Initially, the work was difficult because historically our people have been persuaded to believe that because they are poor, they lack not only capital, but also knowledge and skills to address their challenges. Instead they are conditioned to believe that solutions to their problems must come from ‘outside'. Further, women did not realize that meeting their needs depended on their environment being healthy and well managed. They were also unaware that a degraded environment leads to a scramble for scarce resources and may culminate in poverty and even conflict. They were also unaware of the injustices of international economic arrangements.
In order to assist communities to understand these linkages, we developed a citizen education program, during which people identify their problems, the causes and possible solutions. They then make connections between their own personal actions and the problems they witness in the environment and in society. They learn that our world is confronted with a litany of woes: corruption, violence against women and children, disruption and breakdown of families, and disintegration of cultures and communities. They also identify the abuse of drugs and chemical substances, especially among young people. There are also devastating diseases that are defying cures or occurring in epidemic proportions. Of particular concern are HIV/AIDS, malaria and diseases associated with malnutrition.
On the environment front, they are exposed to many human activities that are devastating to the environment and societies. These include widespread destruction of ecosystems, especially through deforestation, climatic instability, and contamination in the soils and waters that all contribute to excruciating poverty.
In the process, the participants discover that they must be part of the solutions. They realize their hidden potential and are empowered to overcome inertia and take action. They come to recognize that they are the primary custodians and beneficiaries of the environment that sustains them.
Entire communities also come to understand that while it is necessary to hold their governments accountable, it is equally important that in their own relationships with each other, they exemplify the leadership values they wish to see in their own leaders, namely justice, integrity and trust.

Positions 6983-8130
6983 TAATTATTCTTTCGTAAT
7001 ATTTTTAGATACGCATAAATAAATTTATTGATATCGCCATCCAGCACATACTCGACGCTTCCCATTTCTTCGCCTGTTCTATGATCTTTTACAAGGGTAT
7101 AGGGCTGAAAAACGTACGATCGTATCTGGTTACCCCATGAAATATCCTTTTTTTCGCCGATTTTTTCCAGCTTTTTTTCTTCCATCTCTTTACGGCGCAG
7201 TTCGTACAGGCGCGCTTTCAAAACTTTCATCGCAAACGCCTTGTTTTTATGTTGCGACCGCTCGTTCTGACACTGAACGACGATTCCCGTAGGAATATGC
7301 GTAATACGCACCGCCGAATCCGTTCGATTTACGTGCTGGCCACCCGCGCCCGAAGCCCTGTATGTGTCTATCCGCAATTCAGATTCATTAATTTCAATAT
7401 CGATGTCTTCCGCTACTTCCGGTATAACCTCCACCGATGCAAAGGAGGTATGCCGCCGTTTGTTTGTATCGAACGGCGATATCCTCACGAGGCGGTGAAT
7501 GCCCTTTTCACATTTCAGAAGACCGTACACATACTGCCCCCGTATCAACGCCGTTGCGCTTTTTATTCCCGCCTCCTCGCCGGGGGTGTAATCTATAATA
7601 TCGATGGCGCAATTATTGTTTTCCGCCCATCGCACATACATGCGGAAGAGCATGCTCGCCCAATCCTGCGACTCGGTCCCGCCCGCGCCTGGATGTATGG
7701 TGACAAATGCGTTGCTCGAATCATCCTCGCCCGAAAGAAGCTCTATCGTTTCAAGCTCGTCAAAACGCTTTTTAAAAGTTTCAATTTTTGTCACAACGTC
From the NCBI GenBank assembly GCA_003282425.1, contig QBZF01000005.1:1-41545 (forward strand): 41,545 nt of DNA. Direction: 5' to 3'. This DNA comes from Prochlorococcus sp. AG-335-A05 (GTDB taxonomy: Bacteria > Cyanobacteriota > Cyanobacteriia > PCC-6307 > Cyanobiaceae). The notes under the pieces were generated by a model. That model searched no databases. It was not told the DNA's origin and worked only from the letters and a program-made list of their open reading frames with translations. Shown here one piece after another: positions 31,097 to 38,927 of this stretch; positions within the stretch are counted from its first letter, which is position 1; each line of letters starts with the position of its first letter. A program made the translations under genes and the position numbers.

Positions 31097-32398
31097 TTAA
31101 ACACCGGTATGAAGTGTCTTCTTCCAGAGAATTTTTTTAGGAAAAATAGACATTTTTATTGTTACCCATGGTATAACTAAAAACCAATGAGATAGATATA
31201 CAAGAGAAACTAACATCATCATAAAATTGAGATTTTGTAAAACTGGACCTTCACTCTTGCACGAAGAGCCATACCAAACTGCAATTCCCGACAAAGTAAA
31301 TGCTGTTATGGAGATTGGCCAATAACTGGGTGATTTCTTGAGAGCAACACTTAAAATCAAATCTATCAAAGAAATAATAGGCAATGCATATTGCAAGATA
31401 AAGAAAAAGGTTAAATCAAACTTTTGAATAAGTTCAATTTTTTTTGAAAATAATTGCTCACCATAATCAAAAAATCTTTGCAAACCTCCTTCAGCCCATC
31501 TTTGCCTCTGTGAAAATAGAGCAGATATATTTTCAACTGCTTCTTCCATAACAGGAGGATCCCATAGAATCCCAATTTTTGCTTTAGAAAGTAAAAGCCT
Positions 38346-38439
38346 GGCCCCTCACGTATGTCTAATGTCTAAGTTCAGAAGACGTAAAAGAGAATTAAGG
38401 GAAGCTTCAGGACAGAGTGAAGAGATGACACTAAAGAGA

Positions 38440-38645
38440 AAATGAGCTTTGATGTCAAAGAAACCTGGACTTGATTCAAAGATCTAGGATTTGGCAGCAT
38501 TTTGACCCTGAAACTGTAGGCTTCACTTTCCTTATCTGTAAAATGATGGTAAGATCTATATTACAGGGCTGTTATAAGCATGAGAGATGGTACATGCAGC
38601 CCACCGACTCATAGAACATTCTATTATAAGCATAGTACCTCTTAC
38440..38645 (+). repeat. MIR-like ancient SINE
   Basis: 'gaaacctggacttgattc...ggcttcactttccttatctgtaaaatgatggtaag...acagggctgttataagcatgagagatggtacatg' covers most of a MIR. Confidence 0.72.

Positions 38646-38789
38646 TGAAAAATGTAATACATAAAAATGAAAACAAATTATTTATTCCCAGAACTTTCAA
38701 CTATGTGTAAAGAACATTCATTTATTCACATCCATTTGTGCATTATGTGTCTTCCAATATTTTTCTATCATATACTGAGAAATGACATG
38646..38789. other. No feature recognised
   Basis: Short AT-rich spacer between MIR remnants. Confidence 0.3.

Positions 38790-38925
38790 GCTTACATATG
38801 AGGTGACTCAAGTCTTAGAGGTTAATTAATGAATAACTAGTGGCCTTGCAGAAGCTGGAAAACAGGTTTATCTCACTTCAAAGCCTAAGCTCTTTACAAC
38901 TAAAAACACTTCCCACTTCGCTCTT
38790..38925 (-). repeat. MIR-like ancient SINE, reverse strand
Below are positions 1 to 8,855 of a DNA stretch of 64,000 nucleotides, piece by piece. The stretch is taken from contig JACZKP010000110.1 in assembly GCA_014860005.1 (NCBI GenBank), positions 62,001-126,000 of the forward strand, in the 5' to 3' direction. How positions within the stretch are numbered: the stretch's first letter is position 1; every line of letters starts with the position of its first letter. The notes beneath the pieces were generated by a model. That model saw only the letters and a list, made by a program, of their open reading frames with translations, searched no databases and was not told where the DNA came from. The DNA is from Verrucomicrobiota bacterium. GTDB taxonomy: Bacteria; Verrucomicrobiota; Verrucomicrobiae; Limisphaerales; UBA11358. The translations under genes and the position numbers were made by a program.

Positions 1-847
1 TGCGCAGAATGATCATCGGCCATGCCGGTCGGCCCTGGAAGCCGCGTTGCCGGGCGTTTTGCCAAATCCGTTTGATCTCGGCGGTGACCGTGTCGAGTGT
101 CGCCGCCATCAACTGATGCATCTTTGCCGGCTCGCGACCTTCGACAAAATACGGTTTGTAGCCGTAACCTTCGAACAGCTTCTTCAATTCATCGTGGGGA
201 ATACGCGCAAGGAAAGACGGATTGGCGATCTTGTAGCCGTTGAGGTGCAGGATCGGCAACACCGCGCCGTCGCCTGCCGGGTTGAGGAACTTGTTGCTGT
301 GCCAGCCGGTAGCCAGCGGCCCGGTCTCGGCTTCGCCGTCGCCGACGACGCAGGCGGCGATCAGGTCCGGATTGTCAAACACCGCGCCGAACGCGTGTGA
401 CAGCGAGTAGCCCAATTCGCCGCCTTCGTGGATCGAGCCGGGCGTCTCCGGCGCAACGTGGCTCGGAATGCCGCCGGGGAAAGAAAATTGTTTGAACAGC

Although initially the Green Belt Movement's tree planting activities did not address issues of democracy and peace, it soon became clear that responsible governance of the environment was impossible without democratic space. Therefore, the tree became a symbol for the democratic struggle in Kenya. Citizens were mobilised to challenge widespread abuses of power, corruption and environmental mismanagement. In Nairobi 's Uhuru Park, at Freedom Corner, and in many parts of the country, trees of peace were planted to demand the release of prisoners of conscience and a peaceful transition to democracy.
Through the Green Belt Movement, thousands of ordinary citizens were mobilized and empowered to take action and effect change. They learned to overcome fear and a sense of helplessness and moved to defend democratic rights.
In time, the tree also became a symbol for peace and conflict resolution, especially during ethnic conflicts in Kenya when the Green Belt Movement used peace trees to reconcile disputing communities. During the ongoing re-writing of the Kenyan constitution, similar trees of peace were planted in many parts of the country to promote a culture of peace. Using trees as a symbol of peace is in keeping with a widespread African tradition. For example, the elders of the Kikuyu carried a staff from the thigi tree that, when placed between two disputing sides, caused them to stop fighting and seek reconciliation. Many communities in Africa have these traditions.

It seems to me that the world can use a few more staffs made of the thigi trees just about now.  Maybe Mr. Obama, our own Nobel Peace Prize winner, has forgotten the roots of his ancestors.  It would be wise for all of us to remember the lessons once taught by the African elders and find a place for reconciliation and peace in our hearts...